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Supreme Court Health Care Ruling Prompts Foot Race In Press Corps

There were winners and losers in the journalistic race to get out the news of the Supreme Court's momentous ruling upholding the administration's health care law Thursday.

If this had been the Olympics, CNN and Fox News would have been called for false starts, or worse, after initially reporting that the high court had struck down the law. Public radio talk show host Diane Rehm got it wrong, too, during her Thursday show, although the NPR network's newscasts were correct, NPR's David Folkenflik reported.

The gold would have gone to Bloomberg News, at least according to the organization's PR people, who trumpeted a 24-second advantage over the Associated Press. Folkenflik tweeted that Bloomberg "got it first (and right)" followed seconds later by Reuters, AP and then Dow Jones.

But for my money, the real winners were the journalists who raced, literally, to get the decision out of the court as fast as humanly possible. Check out the slideshow for proof of their athletic prowess.

The photographers didn't identify the runners. If you know who they are, we'd like to draft them for the next ACLI Capital Challenge.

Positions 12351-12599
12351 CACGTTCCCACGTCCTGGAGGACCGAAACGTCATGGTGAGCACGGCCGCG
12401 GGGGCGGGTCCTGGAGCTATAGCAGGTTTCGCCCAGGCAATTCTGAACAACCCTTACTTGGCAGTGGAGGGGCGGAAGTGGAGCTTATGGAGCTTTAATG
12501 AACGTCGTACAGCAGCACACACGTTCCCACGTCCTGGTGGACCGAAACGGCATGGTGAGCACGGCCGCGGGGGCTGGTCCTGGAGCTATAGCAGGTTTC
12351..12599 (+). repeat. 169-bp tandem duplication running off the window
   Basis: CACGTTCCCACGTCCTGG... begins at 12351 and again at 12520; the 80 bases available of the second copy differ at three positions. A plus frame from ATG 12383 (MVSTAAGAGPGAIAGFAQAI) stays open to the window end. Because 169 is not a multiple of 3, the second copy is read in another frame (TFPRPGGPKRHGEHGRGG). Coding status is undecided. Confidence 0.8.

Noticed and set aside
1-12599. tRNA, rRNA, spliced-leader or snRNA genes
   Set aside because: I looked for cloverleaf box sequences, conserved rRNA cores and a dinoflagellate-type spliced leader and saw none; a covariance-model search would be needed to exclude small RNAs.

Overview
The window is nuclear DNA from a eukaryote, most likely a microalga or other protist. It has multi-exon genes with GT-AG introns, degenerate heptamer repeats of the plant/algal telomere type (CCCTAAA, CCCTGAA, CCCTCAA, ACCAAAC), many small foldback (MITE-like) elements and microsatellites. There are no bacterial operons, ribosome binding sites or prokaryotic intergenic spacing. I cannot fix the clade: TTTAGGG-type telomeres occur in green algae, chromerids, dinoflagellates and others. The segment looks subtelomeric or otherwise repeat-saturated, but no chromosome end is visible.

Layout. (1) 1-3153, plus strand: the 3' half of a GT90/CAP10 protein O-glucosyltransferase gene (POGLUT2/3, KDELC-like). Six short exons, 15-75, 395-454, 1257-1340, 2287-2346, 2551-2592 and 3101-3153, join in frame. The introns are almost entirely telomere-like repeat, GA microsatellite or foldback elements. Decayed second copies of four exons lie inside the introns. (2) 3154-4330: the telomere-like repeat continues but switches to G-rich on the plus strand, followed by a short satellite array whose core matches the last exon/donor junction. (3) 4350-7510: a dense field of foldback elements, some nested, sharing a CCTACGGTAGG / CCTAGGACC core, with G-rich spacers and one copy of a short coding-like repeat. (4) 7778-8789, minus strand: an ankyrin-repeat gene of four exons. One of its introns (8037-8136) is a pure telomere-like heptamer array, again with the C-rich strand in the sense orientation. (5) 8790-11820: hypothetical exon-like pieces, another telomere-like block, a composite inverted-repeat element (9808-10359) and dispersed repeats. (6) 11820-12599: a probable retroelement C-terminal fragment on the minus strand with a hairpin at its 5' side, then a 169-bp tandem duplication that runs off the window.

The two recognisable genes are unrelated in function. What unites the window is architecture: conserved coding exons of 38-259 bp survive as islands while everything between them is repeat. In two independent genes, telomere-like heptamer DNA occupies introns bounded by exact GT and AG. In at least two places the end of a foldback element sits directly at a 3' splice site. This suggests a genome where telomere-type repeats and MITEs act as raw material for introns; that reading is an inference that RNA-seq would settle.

Update 1:27 p.m. : CBS News' Norah O'Donnell identified one of the runners as Jordyn Newcome, an intern with CBS Evening News. Hat tip to Daniel Wein.

Copyright 2012 National Public Radio. To see more, visit http://www.npr.org/.

NPR

In Iran, A Poet's 700-Year-Old Verses Still Set Hearts Aflame

The 14th century Persian poet Hafez remains venerated in Iran, even though he wrote of wine, romance and other topics not necessarily welcome in today's Islamic Republic.
NPR

Buy Crop Insurance, Double Your Money

The nation's crop insurance program is really a lottery, says one economist. And it's rigged so that farmers win. In fact, farmers typically get back double the money they pay for premiums.
WAMU 88.5

The Politics Hour - February 12, 2016

D.C. Council Member Yvette Alexander (D-Ward 7) joins Kojo and Tom Sherwood to chat about her upcoming fight for re-election.

NPR

Do You Like Me? Swiping Leads To Spike In Online Dating For Young Adults

A study by the Pew Research Center finds the use of online dating sites has mushroomed in the past few years, particularly among 18- to 24-year-olds.

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